Winter storm Stella offers a moment of clarity.

For twenty-two years I have heard many people comment on the perks of teaching: summers off, snow days, family friendly schedule, excellent health care, many paid vacations, retirement pensions, etcetera. These are undeniably wonderful reasons for teaching — and often one of the reasons women gravitate towards the profession.

If so many Americans value these teaching perks, albeit begrudgingly, why aren’t more citizens clamoring for more workers to have some of these benefits? Why have more workers lost their pensions? Why is union membership down? Why do workers in the United States work more hours a year than most Europeans? Why do we still have employer-based health care for most people? Why did the Republicans sweep the 2016 election with the repeal and replace the ACA mantra? Why is the average American worker not awarded more than a few weeks of vacation time?

A portion of the answer to my queries above is that American citizens have deferred the American Dream. After the second world war, many European countries used their country’s destruction as a means to rebuild social programs. Taxes are high in Europe, but so is the standard of living. In the United States, the post-war era has seen an increase in the industrial-military complex. The has led to corporate profits, a stagnation of wages, and an increase in the gap between rich and poor.

I do not want to live in a European country. Their grass is not greener. They have problems. The EU is on shaky ground. Nationalist candidates are leading in France, Holland, and Germany. I only use European countries as an example. In many ways, European countries have figured out how to give social benefits while surviving in a global economy. I am wondering why we can’t do the same.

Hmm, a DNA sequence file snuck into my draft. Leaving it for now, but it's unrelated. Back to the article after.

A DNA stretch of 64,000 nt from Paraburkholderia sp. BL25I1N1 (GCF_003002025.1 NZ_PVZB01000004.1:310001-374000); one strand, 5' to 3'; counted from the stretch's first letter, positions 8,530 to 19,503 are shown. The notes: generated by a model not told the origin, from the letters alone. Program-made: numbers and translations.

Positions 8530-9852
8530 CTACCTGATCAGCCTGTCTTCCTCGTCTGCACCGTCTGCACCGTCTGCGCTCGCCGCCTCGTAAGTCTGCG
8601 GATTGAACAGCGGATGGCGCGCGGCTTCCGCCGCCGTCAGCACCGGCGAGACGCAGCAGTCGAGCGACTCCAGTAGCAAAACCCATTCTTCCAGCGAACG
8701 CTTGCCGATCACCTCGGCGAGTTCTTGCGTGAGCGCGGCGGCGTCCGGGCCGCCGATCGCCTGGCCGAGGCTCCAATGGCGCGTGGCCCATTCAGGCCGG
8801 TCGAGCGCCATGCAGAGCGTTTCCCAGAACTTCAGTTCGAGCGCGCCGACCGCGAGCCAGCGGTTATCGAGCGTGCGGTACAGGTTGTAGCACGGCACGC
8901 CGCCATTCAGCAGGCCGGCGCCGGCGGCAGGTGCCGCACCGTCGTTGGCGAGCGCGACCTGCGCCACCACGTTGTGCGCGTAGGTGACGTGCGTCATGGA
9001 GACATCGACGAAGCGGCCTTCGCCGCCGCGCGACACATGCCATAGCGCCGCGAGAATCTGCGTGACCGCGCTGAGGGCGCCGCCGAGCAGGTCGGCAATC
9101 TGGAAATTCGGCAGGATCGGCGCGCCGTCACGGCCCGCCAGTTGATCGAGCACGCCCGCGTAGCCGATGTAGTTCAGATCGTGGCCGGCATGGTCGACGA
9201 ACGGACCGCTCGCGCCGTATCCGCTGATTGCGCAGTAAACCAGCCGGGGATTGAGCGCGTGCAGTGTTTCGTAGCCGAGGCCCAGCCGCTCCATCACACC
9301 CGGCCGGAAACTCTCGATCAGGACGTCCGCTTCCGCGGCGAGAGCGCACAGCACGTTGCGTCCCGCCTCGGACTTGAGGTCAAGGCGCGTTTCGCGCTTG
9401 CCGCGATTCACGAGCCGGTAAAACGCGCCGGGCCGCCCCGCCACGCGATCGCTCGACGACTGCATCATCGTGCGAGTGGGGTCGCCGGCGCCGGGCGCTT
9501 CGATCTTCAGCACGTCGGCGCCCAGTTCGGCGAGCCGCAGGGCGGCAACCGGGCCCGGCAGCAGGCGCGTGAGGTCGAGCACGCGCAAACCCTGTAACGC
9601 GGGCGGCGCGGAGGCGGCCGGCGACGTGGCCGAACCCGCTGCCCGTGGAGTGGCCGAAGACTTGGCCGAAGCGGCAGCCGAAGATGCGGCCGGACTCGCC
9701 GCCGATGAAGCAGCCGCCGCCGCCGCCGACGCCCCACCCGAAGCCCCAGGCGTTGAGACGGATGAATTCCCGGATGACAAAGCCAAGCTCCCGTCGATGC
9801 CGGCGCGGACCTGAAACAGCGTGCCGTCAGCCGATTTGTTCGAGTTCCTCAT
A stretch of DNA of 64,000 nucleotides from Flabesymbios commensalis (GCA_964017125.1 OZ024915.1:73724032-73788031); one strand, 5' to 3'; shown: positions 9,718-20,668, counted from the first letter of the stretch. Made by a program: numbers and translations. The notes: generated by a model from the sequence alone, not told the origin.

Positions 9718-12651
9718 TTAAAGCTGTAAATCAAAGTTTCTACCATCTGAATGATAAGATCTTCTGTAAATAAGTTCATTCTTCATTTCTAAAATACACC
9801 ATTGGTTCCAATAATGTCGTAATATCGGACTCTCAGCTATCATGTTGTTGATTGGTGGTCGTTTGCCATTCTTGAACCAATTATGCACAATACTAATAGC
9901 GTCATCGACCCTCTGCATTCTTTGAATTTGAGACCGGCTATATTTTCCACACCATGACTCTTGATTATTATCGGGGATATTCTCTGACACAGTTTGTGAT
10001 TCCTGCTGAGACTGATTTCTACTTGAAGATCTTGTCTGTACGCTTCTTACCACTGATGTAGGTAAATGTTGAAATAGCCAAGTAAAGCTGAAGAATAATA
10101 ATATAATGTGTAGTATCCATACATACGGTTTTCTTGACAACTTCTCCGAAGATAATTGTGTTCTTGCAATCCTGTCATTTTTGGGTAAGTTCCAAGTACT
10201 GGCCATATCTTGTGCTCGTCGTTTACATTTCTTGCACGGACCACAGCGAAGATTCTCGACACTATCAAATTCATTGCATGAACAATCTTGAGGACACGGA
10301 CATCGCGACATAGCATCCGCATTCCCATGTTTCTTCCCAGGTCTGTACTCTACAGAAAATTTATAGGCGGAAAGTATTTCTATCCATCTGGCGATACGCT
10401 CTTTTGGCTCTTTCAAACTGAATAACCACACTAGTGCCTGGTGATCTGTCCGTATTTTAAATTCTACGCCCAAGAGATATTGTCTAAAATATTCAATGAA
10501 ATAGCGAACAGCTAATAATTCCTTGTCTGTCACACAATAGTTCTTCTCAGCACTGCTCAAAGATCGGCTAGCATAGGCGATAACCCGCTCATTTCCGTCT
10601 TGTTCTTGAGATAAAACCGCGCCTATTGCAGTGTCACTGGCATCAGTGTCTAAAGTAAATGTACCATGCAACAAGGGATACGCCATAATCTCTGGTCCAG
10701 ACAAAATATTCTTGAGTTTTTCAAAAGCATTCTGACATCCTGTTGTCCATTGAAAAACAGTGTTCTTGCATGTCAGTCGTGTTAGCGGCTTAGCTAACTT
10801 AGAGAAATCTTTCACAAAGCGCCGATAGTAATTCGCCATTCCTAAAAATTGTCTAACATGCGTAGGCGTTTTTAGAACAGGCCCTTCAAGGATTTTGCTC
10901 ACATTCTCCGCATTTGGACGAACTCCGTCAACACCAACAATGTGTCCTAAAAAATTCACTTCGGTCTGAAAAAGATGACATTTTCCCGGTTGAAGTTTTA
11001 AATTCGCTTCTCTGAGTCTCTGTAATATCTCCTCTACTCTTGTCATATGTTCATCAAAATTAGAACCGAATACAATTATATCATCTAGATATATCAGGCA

I know, the three people who might be actually reading this post (and thank you) are thinking I am just one of those liberal teachers from upstate New York. My three readers may pity my idealism and think me naive. Dear readers, you are probably correct. You see, I teach about the American system. I see the definition of American in the faces of my students. I try to instruct my students to trust the system. I want to believe my words. And yet, I think I am misleading my students with my optimism. Because as long as profits are more important than people nothing will ever change. Unless citizens get very loud, nothing will change.


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I write from where I am--a veteran public school teacher, a co-owner of a small business with my mechanic husband, and a mother of two busy daughters.

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